Reaching for the Stars, Vol. 14

Chart Week: September 27, 1986
Song: “Heartbeat” – Don Johnson
Chart Position: #14, 6th week on the chart. Peaked at #5 for two weeks in October.

The history of pop music is riddled with vanity projects by actors, comedians, athletes, and others in the public eye who decided to leverage their fame in other mediums in an attempt to get a hit record. The 1980s in general, and 1986 in particular, were thick with these songs. Early ’86 brought us Eddie Murphy’s album. Bruce Willis recorded his The Return of Bruno album in ’86, although it was not released until early 1987. Eddie’s music was ok; he could clearly carry a tune but, as I recall, there was nothing special about his voice or his songs. He came across as being careful, offering fairly generic music that could get airplay on both white and black stations. There was always a sense that if Eddie really wanted to throw down, he could have done something so much better than this.

Willis’ album was also rather generic. His sound was exactly what you would expect: that of a guy who, after a couple drinks grabs the mic and leads a band and gets away with it because he has the most charisma in the room and his voice isn’t great but it’s not terrible either so, hey, let the guy sing a couple songs…

Smack in the middle, in the late summer of ’86, came Don Johnson’s Heartbeat album, fronted by this title track. I’ll hear this song once or twice a year and always laugh. I laugh at 15-year-old me, because, as I was into all things Don Johnson at the time, I loved this track. I laugh at America, because we bought this shit up, pushing the record to #5 and snatching up half a million copies of the album. I laugh at the lyrics, which are pretty terrible:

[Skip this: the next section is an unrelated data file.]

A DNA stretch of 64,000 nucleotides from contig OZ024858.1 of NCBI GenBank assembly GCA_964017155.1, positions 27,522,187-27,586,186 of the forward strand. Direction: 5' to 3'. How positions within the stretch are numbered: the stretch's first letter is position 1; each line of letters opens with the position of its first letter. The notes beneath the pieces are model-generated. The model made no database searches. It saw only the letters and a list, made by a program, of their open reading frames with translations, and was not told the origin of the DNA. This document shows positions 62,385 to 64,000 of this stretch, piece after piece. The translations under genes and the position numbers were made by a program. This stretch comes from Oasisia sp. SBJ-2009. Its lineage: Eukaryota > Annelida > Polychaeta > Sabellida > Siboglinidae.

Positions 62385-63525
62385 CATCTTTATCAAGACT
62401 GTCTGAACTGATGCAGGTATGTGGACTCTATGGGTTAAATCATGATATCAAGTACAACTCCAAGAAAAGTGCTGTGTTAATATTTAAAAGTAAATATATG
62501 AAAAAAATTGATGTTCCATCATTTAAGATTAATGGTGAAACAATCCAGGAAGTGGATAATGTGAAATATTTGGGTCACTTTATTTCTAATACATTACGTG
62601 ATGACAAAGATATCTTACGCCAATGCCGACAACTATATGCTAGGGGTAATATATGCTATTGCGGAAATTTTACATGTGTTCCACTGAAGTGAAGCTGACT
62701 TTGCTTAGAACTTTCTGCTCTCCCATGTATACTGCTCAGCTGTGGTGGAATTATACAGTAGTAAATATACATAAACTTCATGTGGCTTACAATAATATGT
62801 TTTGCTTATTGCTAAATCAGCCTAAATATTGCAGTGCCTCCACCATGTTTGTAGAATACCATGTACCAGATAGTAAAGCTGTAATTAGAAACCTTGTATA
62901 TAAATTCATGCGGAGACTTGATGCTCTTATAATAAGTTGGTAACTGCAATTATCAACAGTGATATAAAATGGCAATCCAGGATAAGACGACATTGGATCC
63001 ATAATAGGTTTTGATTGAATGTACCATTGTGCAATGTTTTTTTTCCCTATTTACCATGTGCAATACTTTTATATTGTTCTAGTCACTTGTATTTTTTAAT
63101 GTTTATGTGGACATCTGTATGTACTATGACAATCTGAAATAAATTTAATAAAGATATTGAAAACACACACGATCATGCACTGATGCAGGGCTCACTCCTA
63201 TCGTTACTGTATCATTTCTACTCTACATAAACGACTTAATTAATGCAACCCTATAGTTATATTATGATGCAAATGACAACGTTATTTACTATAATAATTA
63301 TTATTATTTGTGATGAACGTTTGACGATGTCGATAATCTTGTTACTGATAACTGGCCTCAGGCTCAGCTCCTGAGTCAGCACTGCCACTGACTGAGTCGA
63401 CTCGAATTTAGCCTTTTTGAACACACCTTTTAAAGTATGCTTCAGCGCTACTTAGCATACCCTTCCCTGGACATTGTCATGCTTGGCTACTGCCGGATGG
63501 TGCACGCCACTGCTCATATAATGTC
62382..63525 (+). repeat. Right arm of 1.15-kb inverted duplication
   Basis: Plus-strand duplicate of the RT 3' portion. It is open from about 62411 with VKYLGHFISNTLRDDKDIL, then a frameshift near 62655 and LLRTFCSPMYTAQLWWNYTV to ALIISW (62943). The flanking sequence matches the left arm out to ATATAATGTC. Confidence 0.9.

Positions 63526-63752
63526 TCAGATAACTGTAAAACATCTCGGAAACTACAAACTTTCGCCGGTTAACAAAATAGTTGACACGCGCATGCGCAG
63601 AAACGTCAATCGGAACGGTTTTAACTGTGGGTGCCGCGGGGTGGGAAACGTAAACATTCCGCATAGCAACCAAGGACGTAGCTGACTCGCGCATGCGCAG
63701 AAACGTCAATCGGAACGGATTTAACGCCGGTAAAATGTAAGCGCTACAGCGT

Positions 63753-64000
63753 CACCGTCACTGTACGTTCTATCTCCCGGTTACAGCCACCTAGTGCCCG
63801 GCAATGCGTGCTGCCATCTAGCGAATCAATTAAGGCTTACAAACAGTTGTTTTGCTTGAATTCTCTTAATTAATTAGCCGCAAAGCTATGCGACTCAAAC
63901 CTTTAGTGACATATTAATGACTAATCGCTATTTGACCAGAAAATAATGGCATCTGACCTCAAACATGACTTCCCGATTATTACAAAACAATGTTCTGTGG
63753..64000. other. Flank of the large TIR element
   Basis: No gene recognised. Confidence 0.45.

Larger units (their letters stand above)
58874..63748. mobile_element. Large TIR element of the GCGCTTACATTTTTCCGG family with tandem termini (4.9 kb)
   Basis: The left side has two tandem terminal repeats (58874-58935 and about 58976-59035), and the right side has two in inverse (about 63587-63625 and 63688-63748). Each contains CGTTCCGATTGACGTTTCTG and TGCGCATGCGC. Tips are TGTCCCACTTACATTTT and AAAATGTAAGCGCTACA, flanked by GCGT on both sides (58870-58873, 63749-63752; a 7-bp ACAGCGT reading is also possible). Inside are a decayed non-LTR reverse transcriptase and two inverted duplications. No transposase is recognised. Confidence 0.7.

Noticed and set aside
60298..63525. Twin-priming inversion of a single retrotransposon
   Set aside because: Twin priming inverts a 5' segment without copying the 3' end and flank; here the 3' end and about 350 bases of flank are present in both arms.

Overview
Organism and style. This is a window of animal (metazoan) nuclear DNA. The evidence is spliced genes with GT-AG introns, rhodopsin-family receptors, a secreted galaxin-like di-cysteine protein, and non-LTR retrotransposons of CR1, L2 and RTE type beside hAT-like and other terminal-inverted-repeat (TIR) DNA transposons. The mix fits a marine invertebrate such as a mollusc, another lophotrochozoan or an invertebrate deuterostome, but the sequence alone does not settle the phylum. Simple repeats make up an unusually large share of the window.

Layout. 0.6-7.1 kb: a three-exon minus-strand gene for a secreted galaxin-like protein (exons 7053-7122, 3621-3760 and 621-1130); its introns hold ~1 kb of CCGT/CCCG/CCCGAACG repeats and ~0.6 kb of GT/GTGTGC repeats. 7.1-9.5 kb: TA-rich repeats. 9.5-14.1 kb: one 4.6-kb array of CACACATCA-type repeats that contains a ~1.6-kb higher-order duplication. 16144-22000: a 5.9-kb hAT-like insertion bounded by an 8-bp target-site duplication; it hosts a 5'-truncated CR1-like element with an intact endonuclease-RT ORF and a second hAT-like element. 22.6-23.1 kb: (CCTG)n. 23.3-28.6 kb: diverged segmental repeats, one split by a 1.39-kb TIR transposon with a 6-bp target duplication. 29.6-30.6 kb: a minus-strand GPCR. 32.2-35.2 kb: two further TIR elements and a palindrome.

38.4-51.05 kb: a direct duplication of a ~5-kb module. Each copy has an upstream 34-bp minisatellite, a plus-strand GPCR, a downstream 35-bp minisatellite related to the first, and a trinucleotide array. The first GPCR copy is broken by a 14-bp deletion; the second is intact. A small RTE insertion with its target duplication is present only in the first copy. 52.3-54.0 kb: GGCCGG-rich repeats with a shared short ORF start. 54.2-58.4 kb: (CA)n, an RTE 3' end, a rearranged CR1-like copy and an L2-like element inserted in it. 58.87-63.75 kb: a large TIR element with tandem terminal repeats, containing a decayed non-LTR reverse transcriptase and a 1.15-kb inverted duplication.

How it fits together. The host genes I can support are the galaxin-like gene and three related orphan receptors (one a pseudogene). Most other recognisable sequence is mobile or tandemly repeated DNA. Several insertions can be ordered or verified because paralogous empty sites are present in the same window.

I don´t care what you say
You can give it away
Your money don´t mean much to me
I´ve been out on my own
Going to go it alone now
Cause that´s the way it´s got to be

I laugh at the track’s production, which has every element of bad, mid–80s pop rock in it.

And I laugh most at Johnson’s vocal efforts, especially on the song’s verses, where it sounds like he came straight off the Miami Vice set and started reciting lyrics as he would lines on the show. And now, after doing some research, I laugh at what Johnson said about the album upon its release.

“I didn’t want it to sound like something that other people designed and I just stopped by for a few minutes to do the vocals. And I made it clear to Walter that I would walk away from it if I didn’t think it was credible. I was prepared every step of the way to throw it away and walk away."

That’s some beautiful, first-class bullshit there.

But here’s the thing…his vocals on the chorus are pretty solid. I mean, there’s not much to work with lyrically. But he throws himself into those words and shouts them out much better than you would expect him to. He’s no Springsteen, Bryan Adams, or Kenny Loggins for sure. It’s not totally terrible, though. Which, I suppose, makes the song a success.

The song’s video was perfect for the era, too. Just look at Don prowling around the stage in his silk shirt! That’s Dweezil Goddamn Zappa playing some kick-ass, cheeseball guitar! The headless bass is beautiful. And if you have an actor singing, you have to throw in some segments from a “mini-film” that don’t really make sense but make grandma and grandpa say, “Oh, yes, I remember this young man. He’s on that Miami Vice program. Isn’t he married to that actress, Melanie something-or-other?”

Oh, and holy shit!: Don Johnson was not the first to record this song. Helen Fucking Reddy first recorded it in 1983. That’s right, Don Johnson decided to cover the lady who sang “I Am Woman,” “Delta Dawn,” and “Angie Baby,” all of which went to #1 in the early 70s. I’m not sure how that all came about but it’s more than a little insane.


  1. Crockett

    So I just read 1200 words on Don Johnson’s “Heartbeat” from 1986. I didn’t think I would ever say that.

    • ddbrann

      And your life is better for it!

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